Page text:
I was very sad to hear about Michael Gibson’s passing. I was good friends with Michael when I still lived in New York. And I’m proud to say that I was responsible for getting him hired on “Onward Victoria,” for which I was the music director.
That show and a big plug from Ralph Burns got Michael the job on “Woman Of The Year” and began his relationship with John Kander (which continued to his death).
Michael and I also shared a love of flying. He was a licensed pilot when we first met, and I later got my license, too. Michael came out to Los Angeles to visit in the late 80’s and we went tooling about the California sky in my Piper Comanche.
Since I had my rating as a flight instructor, I was able to log our flights together in his log book as “flight instruction,” which made us both laugh. Talk about “lazy circles in the sky”! We flew all over central California, Santa Maria and Santa Barbara.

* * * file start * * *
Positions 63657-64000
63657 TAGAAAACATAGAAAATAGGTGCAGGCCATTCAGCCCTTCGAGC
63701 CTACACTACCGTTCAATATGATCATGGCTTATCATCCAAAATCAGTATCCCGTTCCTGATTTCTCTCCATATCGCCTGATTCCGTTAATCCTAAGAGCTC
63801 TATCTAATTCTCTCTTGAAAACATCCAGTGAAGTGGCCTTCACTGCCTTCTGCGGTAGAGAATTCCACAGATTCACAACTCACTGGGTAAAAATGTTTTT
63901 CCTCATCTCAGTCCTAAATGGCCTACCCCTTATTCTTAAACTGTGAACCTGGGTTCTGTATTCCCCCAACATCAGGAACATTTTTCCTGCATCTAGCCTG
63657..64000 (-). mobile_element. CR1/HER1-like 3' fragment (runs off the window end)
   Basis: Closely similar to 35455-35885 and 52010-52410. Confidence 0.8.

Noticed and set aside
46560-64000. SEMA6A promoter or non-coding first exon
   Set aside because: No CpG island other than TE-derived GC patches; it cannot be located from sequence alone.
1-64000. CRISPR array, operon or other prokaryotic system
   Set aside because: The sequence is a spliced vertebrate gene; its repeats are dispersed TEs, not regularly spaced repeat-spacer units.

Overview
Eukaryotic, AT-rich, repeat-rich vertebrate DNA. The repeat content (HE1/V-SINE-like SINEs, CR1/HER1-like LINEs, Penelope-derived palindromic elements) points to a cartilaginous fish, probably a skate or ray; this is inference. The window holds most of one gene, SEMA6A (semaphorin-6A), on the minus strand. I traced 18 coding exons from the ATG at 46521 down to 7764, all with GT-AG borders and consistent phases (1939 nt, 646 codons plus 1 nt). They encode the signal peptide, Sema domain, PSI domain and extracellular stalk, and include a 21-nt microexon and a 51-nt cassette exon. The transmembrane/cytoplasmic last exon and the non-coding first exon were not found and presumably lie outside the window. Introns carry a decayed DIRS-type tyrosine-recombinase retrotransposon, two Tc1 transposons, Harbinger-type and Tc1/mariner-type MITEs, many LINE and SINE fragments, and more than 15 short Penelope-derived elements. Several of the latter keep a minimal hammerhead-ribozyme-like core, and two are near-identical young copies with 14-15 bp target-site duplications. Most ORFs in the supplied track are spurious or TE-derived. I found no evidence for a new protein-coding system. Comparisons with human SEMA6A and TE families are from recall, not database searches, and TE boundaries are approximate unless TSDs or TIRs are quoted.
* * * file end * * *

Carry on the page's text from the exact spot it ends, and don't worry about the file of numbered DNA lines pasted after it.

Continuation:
We had many fun times in New York. Our paths crossed all the time but because I lived on the West Coast and he on the East, and because I switched from being a full-time conductor to be a composer and orchestrator, we kind of lost regular communication.
We did meet up again in 1987 when I went back to New York to conduct “Teddy And Alice.” Michael was one of the many “ghost” orchestrators on that show. (The main orchestrator was the late Jim Tyler.)
Michael and Jim did several shows together, credited and not credited, including “Over Here,” “Barnum,” “King Of Hearts” and many, many more that I don’t remember. I know Michael also did lots of stuff for Joel Grey when I was conducting for him.
I remember, too, that Michael worked on “El Bravo,” an Off Broadway show directed and choreographed by Pat Birch. (Does anyone remember THAT one?)
I tried to get Michael onto “They’re Playing Our Song,” for which I was the music director. Marvin Hamlisch was using a bunch of orchestrators and Pat Birch and I both recommended Michael. Marvin had other ideas and it didn’t work out. (It was no reflection on Michael at all, but Marvin and Carole Bayer Sager had another agenda and Ralph Burns did most of it.)